TitleThe oncogene BCL6 is up-regulated in glioblastoma in response to DNA damage, and drives survival after therapy.
Publication TypeJournal Article
Year of Publication2020
AuthorsFabre, Marie-Sophie, Stanton Nicole M., Slatter Tania L., Lee Samuel, Senanayake Dinindu, Gordon Rosemary M. A., M Castro Leticia, Rowe Matthew R., Taha Ahmad, Royds Janice A., Hung Noelyn, Melnick Ari M., and McConnell Melanie J.
JournalPLoS One
Date Published2020
KeywordsAnimals, Brain Neoplasms, Cell Line, Tumor, DNA Damage, Gene Expression Regulation, Neoplastic, Glioblastoma, Humans, Male, Mice, Mice, Inbred C57BL, Oncogenes, Proto-Oncogene Proteins c-bcl-6, Signal Transduction, Transcriptional Activation, Up-Regulation, Xenograft Model Antitumor Assays

<p>The prognosis for people with the high-grade brain tumor glioblastoma is very poor, due largely to low cell death in response to genotoxic therapy. The transcription factor BCL6, a protein that normally suppresses the DNA damage response during immune cell maturation, and a known driver of B-cell lymphoma, was shown to mediate the survival of glioblastoma cells. Expression was observed in glioblastoma tumor specimens and cell lines. When BCL6 expression or activity was reduced in these lines, increased apoptosis and a profound loss of proliferation was observed, consistent with gene expression signatures suggestive of anti-apoptotic and pro-survival signaling role for BCL6 in glioblastoma. Further, treatment with the standard therapies for glioblastoma-ionizing radiation and temozolomide-both induced BCL6 expression in vitro, and an in vivo orthotopic animal model of glioblastoma. Importantly, inhibition of BCL6 in combination with genotoxic therapies enhanced the therapeutic effect. Together these data demonstrate that BCL6 is an active transcription factor in glioblastoma, that it drives survival of cells, and that it increased with DNA damage, which increased the survival rate of therapy-treated cells. This makes BCL6 an excellent therapeutic target in glioblastoma-by increasing sensitivity to standard DNA damaging therapy, BCL6 inhibitors have real potential to improve the outcome for people with this disease.</p>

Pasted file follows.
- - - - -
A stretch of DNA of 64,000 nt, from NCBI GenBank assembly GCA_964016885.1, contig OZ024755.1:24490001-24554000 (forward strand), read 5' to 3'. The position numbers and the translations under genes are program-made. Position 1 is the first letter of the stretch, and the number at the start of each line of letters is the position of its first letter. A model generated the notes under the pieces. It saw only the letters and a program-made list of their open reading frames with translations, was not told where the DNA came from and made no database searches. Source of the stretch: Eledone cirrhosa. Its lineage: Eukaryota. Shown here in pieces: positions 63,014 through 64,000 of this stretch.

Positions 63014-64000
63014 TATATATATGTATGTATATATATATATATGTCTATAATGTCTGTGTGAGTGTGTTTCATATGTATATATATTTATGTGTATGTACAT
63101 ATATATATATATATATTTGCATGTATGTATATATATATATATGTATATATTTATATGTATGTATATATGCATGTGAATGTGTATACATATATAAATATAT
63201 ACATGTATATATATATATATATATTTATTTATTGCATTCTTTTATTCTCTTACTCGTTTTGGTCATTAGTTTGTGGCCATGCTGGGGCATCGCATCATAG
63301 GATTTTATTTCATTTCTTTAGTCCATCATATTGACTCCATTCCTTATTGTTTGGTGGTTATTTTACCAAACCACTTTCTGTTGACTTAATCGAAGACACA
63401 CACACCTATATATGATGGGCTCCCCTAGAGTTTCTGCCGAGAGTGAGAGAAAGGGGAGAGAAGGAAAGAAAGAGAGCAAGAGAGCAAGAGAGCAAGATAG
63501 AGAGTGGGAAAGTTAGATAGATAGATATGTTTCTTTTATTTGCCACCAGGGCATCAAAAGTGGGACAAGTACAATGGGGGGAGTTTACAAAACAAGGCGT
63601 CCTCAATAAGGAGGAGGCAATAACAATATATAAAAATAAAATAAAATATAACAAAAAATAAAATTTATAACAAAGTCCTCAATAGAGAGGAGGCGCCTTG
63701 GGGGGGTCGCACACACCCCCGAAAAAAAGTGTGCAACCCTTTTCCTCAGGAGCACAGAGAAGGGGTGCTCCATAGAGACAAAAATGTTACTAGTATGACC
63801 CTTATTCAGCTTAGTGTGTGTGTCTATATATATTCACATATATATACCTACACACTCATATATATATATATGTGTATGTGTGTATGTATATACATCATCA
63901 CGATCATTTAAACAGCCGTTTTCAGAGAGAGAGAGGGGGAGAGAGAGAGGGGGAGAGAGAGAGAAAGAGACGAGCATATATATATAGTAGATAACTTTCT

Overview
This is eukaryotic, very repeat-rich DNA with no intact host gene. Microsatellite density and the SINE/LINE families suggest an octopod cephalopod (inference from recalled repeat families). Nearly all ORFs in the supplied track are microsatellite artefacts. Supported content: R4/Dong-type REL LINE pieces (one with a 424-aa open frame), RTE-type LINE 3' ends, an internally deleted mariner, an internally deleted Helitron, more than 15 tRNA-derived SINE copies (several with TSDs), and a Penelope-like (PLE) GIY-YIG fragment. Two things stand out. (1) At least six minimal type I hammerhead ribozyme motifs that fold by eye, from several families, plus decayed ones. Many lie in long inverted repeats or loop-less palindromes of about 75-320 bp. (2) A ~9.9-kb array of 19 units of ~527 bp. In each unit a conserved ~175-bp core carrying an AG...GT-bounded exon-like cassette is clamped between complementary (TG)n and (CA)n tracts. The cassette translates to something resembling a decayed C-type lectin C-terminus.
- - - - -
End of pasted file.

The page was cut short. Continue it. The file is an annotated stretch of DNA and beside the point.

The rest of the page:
Alternate JournalPLoS One
PubMed ID32320427
PubMed Central IDPMC7176076
Grant ListR35 CA220499 / CA / NCI NIH HHS / United States